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August 24, 2013

Gander is part of the US rendition express

Reuel S. Amdur

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Gander has been a way-station for CIA rendition flights secretly headed for Guantánamo and to overseas destinations. British academics from Kent and Kingston Universities have put together a detailed account of flights, identifying the specific airplanes used, their trajectories, names of companies involved (in many cases shell companies belonging to the CIA), dates of departure from Gander and return, starting points, and destinations.

The academics, led by Sam Raphael and Ruth Blakely, operate the website The Rendition Project, bringing together information from wide sources, including human rights organizations.  Consult the website for detailed information.

A number of flights are Guantánamo flights with unknown prisoners aboard.  Others are flights by CIA or in at least one case a U.S. military aircraft, from one overseas location to another, but using Gander before and after.  All in all, between 2001 and 2005 there were over 25 flights where The Rendition Project identifies the flight as either suspicious or definitely a rendition flight. 

Many if not most of the men rendered were eventually released.  Among the cases listed is that of Canada’s Maher Arar.  The other names do not have the same degree of familiarity for Canadians, but their stories are often equally wrenching.  The Rendition Project gives considerable detail about the men it can identify, among them Abou Elkassim Britel.  We will look at his case, as an example. 

Moroccan-born Britel is an Italian citizen, an electrician and a translator along with his wife of Islamic books into Italian.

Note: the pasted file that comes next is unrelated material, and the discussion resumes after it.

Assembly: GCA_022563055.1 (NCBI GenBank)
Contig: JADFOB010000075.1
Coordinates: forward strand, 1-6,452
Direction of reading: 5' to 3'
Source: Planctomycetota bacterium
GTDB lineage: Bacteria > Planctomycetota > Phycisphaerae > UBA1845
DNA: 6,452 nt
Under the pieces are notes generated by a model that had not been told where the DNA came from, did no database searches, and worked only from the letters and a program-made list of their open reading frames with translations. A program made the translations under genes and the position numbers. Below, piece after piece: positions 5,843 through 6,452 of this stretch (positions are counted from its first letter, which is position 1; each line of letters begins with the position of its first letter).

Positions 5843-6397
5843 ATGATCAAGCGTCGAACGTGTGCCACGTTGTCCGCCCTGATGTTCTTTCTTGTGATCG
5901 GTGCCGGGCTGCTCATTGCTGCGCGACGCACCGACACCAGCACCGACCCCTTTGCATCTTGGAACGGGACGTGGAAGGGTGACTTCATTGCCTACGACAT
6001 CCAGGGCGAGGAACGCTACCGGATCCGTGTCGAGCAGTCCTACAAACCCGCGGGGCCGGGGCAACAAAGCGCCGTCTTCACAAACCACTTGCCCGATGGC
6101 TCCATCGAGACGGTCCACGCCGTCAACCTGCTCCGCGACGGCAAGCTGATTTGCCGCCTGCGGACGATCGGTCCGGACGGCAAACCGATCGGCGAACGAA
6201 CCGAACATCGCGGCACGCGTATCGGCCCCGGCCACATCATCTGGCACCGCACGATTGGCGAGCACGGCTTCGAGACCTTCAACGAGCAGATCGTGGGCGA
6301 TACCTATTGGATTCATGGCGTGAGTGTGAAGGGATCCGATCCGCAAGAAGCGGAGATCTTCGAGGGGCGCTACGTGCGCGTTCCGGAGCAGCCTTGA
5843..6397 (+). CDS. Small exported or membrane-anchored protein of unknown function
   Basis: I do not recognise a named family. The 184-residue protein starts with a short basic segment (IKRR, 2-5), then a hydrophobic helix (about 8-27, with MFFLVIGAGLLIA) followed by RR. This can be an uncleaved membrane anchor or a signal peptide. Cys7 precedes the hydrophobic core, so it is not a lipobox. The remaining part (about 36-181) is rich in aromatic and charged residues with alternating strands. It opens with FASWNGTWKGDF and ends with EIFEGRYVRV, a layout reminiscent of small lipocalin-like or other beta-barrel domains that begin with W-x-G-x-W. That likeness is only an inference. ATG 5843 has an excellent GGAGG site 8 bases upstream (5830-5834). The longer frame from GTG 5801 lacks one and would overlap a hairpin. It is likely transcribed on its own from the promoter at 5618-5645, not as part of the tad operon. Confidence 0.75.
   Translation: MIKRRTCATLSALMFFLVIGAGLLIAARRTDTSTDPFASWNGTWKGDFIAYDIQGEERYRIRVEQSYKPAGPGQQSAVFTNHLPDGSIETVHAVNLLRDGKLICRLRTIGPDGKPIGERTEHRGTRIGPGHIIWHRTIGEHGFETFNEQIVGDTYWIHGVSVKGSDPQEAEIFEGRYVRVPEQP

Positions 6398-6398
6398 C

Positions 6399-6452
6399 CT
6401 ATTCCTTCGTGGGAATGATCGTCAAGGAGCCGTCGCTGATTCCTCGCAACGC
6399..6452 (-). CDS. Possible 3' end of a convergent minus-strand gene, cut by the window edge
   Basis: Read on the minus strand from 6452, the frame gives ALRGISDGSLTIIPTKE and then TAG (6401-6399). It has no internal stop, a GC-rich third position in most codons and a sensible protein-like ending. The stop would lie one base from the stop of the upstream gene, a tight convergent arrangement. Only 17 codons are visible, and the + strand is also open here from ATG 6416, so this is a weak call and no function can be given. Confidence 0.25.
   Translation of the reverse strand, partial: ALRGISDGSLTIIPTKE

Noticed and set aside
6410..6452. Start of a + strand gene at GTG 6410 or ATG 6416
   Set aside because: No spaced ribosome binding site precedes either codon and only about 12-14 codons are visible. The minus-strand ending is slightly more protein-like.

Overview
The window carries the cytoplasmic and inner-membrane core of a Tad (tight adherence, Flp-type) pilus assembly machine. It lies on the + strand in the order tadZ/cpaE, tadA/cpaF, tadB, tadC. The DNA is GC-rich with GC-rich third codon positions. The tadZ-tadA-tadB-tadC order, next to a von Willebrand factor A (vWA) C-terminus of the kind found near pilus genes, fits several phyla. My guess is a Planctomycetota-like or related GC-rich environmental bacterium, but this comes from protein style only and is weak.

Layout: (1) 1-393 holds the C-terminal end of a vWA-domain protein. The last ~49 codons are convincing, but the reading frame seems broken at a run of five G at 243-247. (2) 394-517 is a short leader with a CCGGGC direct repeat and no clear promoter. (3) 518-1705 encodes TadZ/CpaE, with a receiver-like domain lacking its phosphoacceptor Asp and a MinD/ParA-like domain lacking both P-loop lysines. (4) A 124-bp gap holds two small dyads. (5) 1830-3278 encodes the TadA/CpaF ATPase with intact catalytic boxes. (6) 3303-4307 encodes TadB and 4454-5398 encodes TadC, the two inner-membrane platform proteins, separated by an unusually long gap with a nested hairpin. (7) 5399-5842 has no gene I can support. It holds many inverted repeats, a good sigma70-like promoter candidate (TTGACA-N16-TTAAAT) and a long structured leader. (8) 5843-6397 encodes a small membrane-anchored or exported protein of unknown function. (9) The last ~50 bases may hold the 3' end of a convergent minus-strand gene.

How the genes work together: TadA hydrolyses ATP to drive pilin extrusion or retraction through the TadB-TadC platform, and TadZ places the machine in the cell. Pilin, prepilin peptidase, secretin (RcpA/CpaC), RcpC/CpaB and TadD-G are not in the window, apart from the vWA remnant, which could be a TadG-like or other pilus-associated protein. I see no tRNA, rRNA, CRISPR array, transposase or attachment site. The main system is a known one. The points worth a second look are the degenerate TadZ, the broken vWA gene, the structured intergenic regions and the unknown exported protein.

Travelling in the Middle East and Pakistan in 2002 to seek funding for his translating, he was arrested in Pakistan, jailed, and tortured for some weeks before he gave in and falsely confessed to being a terrorist.  He was questioned on several occasions by American interrogators.

On May 24 that year, he was forced onto a plane, after first having his clothes sliced off, replaced by a diaper, a torn t-shirt and shackles. 

In flight, when he tried to adjust his position because of discomfort, he was hit and kicked.  His destination was Morocco, where he was imprisoned, given meager rations, beaten, and subjected to psychological torture, including threats against his female relatives. 

Released the following year, he was rearrested when trying to return home to Italy.  Under torture, he signed a false confession and was tried on a terrorism charge in October 2003 and convicted.  His 15-year sentence was later reduced to nine years.

In January 2007, 62 Italian MP’s, 25 Italian senators, and 12 members of the EU Parliament petitioned King Mohammed VI to pardon him, but it was not till 2011 that he king did so. 

His effort to sue a subsidiary of Boeing which arranged his itinerary came to naught when the US government got the court to throw the case out on grounds of national security.  The land of the free and the home of the brave.

When Canadian French La Presse asked the Ministry of Public Safety about this use of the Gander base for rendition flights, he replied that it had found no irregularities.

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